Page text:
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Summary: Our whole goal is to lead people to fall in love with God. Not to make them better people or better Christians, but to help them to better know the awesome power and intimacy of God’s love, and that will radically change their hearts and lives.

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Our whole goal is to lead people to fall in love with God. Not to make them better people or better Christians, but to help them to better know the awesome power and intimacy of God’s love, and that will radically change their hearts and lives.

Humor: A rather pompous-looking deacon was endeavoring to impress upon a class of boys the importance of living the Christian life. "Why do people call me a Christian?" the man asked. After a moment’s pause, one youngster said, "Maybe it’s because they don’t know you."

Quote: The world says, The more you take, the more you have. Christ says, the more you give, the more you are.

— Frederick Buechner

We want to produce doers of the Word, not hearers only – to transform, not merely inform. You only believe the part of the Bible that you DO!

1. Spiritual growth is not automatic.

Spiritual growth does not just happen once you are saved, even if you attend services regularly. Churches are filled with people who have attended services for their entire lives, yet are still spiritual babies. Spiritual growth is not automatic with the passing of time.

12In fact, though by this time you ought to be teachers, you need someone to teach you the elementary truths of God’s word all over again. You need milk, not solid food!

Heb 5:12

Spiritual growth is intentional. It requires commitment and effort to grow. A person must want to grow, decide to grow, and make an effort to grow.

12Therefore, my dear friends, as you have always obeyed-not only in my presence, but now much more in my absence-continue to work out your salvation with fear and trembling, 13for it is God who works in you to will and to act according to his good purpose.

Phil 2:12-13

Notice that it says “work out, “ not “work on,” your salvation. There is nothing you can add to what Christ did for your salvation. Paul is talking in these verses about spiritual growth to people who are already saved. The important thing is that God has a part in our growth, but so de we. Becoming like Christ is the result of the commitments we make. We become whatever we are committed to! Just as a commitment to the Great Commandment and the Great Commission will grow a great church, it is also the way to grow a great Christian. Without a commitment to grow, and growth that occurs will be circumstantial, rather than intentional. Spiritual growth is too important to be left to circumstance.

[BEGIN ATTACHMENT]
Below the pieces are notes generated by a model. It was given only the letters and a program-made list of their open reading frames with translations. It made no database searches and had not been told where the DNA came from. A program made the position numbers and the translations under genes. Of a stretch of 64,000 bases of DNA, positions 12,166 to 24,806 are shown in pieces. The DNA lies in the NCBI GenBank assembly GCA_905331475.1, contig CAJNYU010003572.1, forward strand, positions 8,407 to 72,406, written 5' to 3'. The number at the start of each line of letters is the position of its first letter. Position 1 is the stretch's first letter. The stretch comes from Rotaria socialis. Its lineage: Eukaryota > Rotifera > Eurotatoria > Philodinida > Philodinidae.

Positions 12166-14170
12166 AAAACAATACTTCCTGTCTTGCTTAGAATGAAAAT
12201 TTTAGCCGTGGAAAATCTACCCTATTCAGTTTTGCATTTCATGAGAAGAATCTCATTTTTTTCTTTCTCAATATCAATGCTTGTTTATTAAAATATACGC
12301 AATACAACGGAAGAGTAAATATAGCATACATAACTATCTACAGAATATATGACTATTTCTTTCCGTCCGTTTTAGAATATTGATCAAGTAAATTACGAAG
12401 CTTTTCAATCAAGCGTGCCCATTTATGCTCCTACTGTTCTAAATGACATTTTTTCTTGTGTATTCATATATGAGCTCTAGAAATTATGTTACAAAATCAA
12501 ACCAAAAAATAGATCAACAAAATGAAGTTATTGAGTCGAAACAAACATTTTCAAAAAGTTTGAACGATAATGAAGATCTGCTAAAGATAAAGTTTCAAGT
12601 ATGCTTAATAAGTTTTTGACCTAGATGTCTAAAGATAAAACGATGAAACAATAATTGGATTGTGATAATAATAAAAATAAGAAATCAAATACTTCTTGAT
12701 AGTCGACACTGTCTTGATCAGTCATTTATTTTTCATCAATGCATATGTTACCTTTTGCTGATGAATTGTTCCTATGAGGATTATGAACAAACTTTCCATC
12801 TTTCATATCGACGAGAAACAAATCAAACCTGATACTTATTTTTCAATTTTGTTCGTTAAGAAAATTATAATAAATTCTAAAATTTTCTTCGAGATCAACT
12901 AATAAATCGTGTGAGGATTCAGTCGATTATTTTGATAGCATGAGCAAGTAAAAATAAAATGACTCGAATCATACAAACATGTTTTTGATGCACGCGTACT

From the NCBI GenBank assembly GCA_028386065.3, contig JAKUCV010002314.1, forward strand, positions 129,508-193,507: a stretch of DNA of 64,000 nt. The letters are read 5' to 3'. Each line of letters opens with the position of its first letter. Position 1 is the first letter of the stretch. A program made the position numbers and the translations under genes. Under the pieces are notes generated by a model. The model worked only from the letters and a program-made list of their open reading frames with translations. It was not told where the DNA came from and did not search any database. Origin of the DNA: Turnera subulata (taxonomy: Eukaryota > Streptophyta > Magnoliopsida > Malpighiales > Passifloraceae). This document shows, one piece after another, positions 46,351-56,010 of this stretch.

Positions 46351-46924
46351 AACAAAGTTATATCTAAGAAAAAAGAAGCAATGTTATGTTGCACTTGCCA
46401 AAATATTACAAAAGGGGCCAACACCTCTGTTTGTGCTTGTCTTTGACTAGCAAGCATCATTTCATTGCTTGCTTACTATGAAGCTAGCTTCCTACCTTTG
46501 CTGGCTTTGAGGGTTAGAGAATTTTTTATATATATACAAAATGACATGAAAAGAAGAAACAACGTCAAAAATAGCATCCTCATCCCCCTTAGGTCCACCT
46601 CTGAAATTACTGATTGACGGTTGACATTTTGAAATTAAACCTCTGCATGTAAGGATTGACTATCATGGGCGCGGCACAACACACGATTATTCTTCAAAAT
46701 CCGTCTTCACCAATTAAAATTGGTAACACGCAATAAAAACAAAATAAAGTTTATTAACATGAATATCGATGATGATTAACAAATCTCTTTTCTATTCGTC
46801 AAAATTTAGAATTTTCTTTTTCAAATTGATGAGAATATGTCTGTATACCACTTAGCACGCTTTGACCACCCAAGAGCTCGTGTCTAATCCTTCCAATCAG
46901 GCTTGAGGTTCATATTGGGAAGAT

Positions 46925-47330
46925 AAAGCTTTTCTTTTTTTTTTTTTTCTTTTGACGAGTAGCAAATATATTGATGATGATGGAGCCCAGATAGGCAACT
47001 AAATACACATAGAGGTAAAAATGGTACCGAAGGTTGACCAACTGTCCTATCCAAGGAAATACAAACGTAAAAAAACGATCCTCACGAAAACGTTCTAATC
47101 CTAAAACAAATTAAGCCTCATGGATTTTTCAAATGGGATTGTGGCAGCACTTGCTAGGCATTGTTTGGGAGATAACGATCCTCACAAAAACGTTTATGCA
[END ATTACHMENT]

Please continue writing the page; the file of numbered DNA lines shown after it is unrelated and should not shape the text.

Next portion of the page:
Spiritual growth is attainable for everybody.

Unfortunately, many Christians feel that spiritual maturity is so far out of their reach, they don’t even try to attain it. They have this mystical, idealized image of what a mature Christian looks like. Maturity, they believe, is only for “super saints. “ Some Christian biographies have been partly responsible for this myth by glossing over the humanity of godly people and implying that if you don’t pray ten hours a day, move to a jungle, and plan to die as a martyr you may as well forget aspiring to maturity. This is quite discouraging to the average believer, who feels he must be content with being a “second-class” Christian.

Spiritual growth is very practical.

Any believer can grow to maturity if he or she will develop the habits necessary for spiritual growth. Paul often compared training for the Christian life to the way athletes stay in shape.

7Have nothing to do with godless myths and old wives’ tales; rather, train yourself to be godly.

1 Tim 4:7

Take time and trouble to keep yourself spiritually fit. The path to spiritual fitness is as practical as the path to physical fitness. Anyone can become physically fit if he or she will regularly do certain exercises and practice good health habits. Likewise, spiritual fitness is simply a matter of learning certain spiritual exercises and being disciplined to do them until they become habits. Character is shaped by the habits we develop.

Spiritual growth is a process that takes time.

Just as God allowed Joshua and the Israelites to possess the land “little by little” (Duet. 7:22), he uses a gradual process of change to develop us into the image of Christ. There are no shortcuts to maturity. It is a slow process. Although we have instant coffee, instant potatoes, and now even instant weight-loss methods, there is no such thing as instant spiritual maturity.

Spiritual maturity is demonstrated more by behavior than by beliefs.

Although knowledge of the Bible is foundational to spiritual maturity, it isn’t the total measurement of it. The Christian life isn’t just a matter of creeds and convictions; it includes conduct and character. Beliefs must be backed up with behavior. Our deeds must be consistent with out creeds. God is not as concerned with how much of the Bible I know as He is with what I do with what I know.

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